19th Century Water Powergreenspun.com : LUSENET : Junkyard Wars : One Thread
Someone else might have suggested this earlier. If so, thanks for the idea.
A water-powered lumber mill is a possibility. A pair of fire hoses mounted about ten feet off the ground could substitute for a river (reliable water sources being hard to come by in urban California).
The teams would have to convert the water flow to mechanical power. This could be done by either a big old water wheel or a horizontal turbine (The NERDS showed that you can bodge a pretty decent turbine). In any event, I would not let the teams hook the hose nozzle directly to their machines. The goal is to imitate a small waterfall (typical of stream-based mills), not a hose. (For what it's worth, I saw a 19th century horizontal turbine in use at Hancock Shaker Village in Massachussets, powering saws and other woodworking machinery.)
Once they have a rotating shaft, the energy produced could be used for either of a couple of challenges:
1. Grind grain into flour. This could be done by rolling heavy wheels on a flat plate, or by spinning a plate on top of a stationary plate. This is OLD technology. The winner would be the one to grind the most bushels in a fixed time, or takes the shortest time to produce "n" bushels. I believe it is the simpler of the two challenges.
2. Cut a log in half lengthwise. Water-powered saws use either a straight blade that goes up-and-down, or spin a large circular saw blade. A really fast team could cut teeth in flat stock to make a long blade themselves, but the circular saw blade would have to be "found". Large saws now frequently use bandsaw blades, but that is awfully high-tech and the blade would also have to be "found". Combined with the requirement to make a water wheel, this would be a difficult challenge, but certainly no harder than the fireboats.
There are some neat scientific and engineering principles here: hydropower, converting rotary to linear motion (the flat-blade saw), how do the teams move the log into the saw, how does the grain get put into and removed from the grist mill?
I would love the chance to make the sawmill.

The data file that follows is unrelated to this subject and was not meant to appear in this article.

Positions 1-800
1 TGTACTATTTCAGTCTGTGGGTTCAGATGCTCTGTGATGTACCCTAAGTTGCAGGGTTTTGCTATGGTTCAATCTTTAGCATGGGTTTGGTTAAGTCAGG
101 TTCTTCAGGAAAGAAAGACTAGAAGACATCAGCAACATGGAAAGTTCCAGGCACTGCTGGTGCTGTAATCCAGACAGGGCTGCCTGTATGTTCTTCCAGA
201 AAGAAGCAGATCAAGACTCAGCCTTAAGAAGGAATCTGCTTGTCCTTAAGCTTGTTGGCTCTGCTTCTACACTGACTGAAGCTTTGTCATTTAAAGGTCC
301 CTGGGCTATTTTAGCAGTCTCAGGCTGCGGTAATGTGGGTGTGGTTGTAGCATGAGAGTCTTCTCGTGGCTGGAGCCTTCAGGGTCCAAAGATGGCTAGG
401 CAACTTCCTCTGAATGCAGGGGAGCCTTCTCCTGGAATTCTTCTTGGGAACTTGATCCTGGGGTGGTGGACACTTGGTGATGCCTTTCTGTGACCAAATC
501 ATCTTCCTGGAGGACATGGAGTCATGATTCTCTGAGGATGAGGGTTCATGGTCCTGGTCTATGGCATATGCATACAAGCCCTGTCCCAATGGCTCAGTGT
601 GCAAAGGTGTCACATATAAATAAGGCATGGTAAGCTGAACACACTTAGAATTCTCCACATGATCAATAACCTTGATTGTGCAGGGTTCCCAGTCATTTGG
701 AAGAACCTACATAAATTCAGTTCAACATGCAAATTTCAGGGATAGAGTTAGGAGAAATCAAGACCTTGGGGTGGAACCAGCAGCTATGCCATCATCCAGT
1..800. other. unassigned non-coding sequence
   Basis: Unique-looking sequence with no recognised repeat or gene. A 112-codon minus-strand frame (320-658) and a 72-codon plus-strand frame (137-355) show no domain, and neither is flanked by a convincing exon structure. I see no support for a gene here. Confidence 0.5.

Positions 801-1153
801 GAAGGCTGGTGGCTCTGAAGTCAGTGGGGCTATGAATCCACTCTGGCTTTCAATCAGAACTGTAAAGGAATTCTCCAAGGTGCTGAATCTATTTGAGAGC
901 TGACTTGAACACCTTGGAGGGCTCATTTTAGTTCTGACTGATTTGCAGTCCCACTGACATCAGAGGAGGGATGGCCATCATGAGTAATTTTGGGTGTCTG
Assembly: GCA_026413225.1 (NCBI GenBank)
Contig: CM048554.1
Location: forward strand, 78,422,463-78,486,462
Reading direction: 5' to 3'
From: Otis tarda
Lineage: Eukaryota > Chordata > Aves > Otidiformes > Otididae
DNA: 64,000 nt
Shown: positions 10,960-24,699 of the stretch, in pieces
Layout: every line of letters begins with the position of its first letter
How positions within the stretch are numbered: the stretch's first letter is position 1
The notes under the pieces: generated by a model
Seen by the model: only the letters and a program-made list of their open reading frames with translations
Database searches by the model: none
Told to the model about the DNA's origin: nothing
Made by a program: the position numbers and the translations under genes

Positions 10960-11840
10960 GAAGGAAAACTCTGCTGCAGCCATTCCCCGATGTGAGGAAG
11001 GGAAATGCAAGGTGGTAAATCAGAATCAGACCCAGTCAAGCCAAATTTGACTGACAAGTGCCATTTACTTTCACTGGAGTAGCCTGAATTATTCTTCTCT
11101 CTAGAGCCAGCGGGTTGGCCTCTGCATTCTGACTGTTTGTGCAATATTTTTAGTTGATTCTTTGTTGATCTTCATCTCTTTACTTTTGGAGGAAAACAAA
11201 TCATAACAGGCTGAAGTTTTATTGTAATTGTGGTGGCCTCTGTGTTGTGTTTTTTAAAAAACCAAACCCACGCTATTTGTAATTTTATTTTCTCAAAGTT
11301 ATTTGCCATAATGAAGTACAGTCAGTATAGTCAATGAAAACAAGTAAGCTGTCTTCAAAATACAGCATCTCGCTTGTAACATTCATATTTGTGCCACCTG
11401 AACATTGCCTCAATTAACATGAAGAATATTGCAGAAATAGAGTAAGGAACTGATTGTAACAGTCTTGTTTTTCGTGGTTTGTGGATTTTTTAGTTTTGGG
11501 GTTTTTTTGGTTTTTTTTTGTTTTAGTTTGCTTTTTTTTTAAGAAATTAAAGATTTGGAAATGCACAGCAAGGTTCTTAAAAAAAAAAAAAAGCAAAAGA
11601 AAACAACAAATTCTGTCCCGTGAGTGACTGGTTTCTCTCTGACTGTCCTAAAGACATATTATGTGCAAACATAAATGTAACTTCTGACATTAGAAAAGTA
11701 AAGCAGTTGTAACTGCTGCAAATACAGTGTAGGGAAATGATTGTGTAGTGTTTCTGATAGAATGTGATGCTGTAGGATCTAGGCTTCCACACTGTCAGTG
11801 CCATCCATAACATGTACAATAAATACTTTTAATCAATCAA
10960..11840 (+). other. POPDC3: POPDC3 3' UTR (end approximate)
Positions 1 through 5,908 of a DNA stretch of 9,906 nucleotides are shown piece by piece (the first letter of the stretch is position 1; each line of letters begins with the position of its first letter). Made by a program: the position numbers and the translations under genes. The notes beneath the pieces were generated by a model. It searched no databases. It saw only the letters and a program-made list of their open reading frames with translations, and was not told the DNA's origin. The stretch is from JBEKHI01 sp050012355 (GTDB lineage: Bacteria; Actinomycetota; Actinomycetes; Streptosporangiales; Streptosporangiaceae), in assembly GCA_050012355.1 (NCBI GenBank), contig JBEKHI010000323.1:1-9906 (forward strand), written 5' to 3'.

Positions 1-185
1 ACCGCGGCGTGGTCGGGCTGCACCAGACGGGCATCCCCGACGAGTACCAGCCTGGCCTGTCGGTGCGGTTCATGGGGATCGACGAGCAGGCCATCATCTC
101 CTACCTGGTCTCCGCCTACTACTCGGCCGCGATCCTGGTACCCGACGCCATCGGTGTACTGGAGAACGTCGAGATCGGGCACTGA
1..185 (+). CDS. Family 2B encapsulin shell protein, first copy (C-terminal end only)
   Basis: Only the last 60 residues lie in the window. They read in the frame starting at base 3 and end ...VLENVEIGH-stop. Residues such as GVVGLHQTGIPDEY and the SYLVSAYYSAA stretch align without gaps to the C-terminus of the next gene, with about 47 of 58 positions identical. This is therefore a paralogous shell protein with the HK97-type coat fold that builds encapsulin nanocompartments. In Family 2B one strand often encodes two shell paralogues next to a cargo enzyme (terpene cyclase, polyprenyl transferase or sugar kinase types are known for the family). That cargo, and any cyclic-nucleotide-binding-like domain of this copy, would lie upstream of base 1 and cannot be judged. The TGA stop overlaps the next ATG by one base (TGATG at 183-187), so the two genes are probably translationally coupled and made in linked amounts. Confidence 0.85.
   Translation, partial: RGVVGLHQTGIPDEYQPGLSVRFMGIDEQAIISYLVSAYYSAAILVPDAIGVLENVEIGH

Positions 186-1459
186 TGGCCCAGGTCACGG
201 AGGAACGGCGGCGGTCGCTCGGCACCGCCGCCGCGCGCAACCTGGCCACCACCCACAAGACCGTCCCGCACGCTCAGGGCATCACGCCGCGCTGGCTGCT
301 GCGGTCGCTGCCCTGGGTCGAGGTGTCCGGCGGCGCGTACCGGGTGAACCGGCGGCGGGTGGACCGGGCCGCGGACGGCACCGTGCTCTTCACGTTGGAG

-- Rick Tyler (firstname.lastname@example.org), January 16, 2001
How lame of me, responding to my own post.
A cow orker pointed out that the sawmill challenge might be even more fun if the water-power idea was dumped. I hereby offer the suggestion that a sawmill competition using any power source might be interesting.
It would also be a fine use for that 3-liter diesel that swamped the Metal Medics in the rescue boat show.
-- Rick Tyler (email@example.com), January 16, 2001.
Hey rick, Here's something I sent in 2 weeks ago. I think it would be a good idea. Challenge Ideas......... 1. Trojan Horse.....Each team has to build a trojan horse out of wood at least 15 feet tall. Each horse would have a chassis and all the team must ride inside it to a castle type location. Then once inside the castle grounds, Get out of the contraption and capture a flag. 2. A Sawmill....Each team gets a 10ft long log 3 or 4 feet in diameter. They have to build a working sawmill and see who can make the best lumber. Maybe each team would have the challenge of coming up with 4-2x4's and 3- 4x4s- and 2-2x6s....Something like that???
-- Duane Flatmo, Art Attack (firstname.lastname@example.org), January 16, 2001.
I like the water power part best as there could be two types of machines. The sawmills would most likely be too similar. Maybe not though A saw blade mill and a band saw mill?!
-- Stephen A. Binion (Stephenbinion@hotmail.com), January 16, 2001.
Maybe you could use a fire box that was steam powered. I thought of that because I like steam engines, maybe using fossil fuels.
-- Noah Bentley (email@example.com), January 16, 2001.